WARWICK'S Work for the Dole participants will lose one of their WFD options today as the Recycled Woodwork activity closes down.
The activity has been running out of the Warwick Redbacks clubhouse in Jackie Howe Drive for 12 months and supervisor Donna Page said she was sad to see it close.
"Hopefully the closure won't be for too long and we'll be back in the new year,” she said.
"I understand there will be a few changes to the program so there's a good chance we'll be back in a new format.”
Mrs Page said the participants using the program would miss the program as well.
"They've got a lot out of this activity,” she said.
"A whole range of new skills, including working with wood and tools, sales , marketing, promotion, teamwork and working with customers to develop designs and make to order.”
Over 50 Warwick Work for the Dole participants have used the program in 2017 and were trained to produce various products including dog kennels, toy boxes, play tables, tool boxes and much more.
These products were then sold in the shop at the activity venue in Jackie Howe Drive.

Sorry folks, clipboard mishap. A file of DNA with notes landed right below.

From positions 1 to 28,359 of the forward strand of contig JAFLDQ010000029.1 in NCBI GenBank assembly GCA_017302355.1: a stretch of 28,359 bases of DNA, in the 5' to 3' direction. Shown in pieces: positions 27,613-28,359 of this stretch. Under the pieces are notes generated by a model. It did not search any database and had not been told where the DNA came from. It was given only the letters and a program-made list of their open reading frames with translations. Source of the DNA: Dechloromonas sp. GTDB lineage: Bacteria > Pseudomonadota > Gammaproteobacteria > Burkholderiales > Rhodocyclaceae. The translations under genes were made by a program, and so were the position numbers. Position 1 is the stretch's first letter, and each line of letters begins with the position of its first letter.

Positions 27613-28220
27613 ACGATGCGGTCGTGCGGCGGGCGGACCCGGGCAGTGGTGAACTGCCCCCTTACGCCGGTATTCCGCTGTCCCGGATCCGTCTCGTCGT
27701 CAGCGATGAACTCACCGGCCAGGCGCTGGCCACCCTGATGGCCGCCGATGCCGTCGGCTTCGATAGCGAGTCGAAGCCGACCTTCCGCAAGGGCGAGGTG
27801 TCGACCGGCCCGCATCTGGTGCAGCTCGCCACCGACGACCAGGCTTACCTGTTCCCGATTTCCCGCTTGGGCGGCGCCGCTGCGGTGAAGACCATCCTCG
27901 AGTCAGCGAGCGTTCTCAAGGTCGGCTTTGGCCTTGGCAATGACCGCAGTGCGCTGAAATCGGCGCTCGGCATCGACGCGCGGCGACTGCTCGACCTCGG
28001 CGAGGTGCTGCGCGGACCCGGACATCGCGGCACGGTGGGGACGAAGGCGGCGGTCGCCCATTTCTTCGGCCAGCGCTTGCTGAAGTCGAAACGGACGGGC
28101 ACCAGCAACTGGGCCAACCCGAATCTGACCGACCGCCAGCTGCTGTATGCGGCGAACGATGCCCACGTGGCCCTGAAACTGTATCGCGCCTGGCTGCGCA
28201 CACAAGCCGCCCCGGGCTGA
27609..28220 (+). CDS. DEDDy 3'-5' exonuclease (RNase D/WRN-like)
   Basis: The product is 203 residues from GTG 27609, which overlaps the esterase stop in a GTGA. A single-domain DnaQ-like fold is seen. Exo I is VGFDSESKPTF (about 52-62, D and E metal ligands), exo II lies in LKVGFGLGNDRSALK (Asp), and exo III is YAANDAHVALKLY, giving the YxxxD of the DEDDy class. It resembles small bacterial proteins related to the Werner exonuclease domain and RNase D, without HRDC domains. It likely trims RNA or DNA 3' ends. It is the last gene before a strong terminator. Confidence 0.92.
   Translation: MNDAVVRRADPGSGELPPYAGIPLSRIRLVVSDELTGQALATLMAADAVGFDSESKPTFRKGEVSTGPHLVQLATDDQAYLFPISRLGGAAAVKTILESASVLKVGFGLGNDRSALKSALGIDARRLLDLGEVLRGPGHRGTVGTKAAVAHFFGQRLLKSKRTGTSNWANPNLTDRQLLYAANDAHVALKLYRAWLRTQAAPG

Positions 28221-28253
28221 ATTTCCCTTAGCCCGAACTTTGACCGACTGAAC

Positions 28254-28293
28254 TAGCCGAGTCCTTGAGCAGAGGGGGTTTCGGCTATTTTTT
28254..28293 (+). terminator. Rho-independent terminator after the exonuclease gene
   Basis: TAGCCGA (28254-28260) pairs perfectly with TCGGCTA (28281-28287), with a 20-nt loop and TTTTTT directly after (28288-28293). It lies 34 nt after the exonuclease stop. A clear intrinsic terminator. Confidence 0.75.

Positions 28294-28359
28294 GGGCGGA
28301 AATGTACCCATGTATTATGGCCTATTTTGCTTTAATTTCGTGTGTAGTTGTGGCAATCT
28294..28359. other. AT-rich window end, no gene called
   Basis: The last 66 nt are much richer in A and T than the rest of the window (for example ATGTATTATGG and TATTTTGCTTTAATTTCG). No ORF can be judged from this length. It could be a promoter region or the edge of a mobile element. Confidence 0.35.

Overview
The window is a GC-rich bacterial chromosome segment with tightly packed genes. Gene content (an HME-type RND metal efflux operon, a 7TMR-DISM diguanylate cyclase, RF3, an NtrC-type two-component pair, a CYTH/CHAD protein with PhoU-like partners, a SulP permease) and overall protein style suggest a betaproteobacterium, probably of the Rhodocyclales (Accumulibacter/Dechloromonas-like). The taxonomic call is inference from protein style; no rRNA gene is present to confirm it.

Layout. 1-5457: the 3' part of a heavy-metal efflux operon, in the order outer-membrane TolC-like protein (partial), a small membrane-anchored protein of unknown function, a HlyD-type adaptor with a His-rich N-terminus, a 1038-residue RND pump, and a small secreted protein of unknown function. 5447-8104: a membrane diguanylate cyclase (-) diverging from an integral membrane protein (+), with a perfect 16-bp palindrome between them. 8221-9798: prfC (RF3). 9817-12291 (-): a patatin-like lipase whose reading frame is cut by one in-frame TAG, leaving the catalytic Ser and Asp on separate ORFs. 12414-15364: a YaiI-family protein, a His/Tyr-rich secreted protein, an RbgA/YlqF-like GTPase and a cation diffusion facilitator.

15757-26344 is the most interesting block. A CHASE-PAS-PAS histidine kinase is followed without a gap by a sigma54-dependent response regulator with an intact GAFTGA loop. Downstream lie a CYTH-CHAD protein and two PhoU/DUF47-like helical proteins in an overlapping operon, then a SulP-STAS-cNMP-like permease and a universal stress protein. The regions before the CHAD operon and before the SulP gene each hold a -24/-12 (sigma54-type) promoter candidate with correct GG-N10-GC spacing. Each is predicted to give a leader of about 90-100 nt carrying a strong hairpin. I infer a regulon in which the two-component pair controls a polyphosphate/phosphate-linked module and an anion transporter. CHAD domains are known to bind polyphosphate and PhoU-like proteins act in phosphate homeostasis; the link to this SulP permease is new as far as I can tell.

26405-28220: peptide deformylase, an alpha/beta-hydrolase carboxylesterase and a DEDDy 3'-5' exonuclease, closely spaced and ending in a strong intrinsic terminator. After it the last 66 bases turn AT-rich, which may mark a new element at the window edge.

The program participants will now attend other activities or courses in order to complete their allotted six months of Work for the Dole.
"We're sad to be finishing, but very much looking forward to next year and many more positive outcome from the programs,” Mrs Page said.
"Huge thanks to Killarney Pineflex for all of their great support throughout the year.”
The programs are run by not-for-profit organisation Brighter Futures Lending Hands and their Work for the Dole manager Ken Montgomery said they had made the decision to wind up the activity a little earlier this year.
"With Christmas coming up and a downturn in numbers taking part in this activity, we've decided to finish up now,” he said.
"These programs generally run for around six months then close for a little while then start up again.
"There are various activities in Warwick available to Work for the Dole participants and there just isn't the need to continue this one right now.”
Mr Montgomery said the idea behind the program was to arm jobseekers with a range of skills.
"The point is to get people back into the workforce as soon as possible,” he said.
"So there is a definite need for skill-based activities like this that people will benefit from.”
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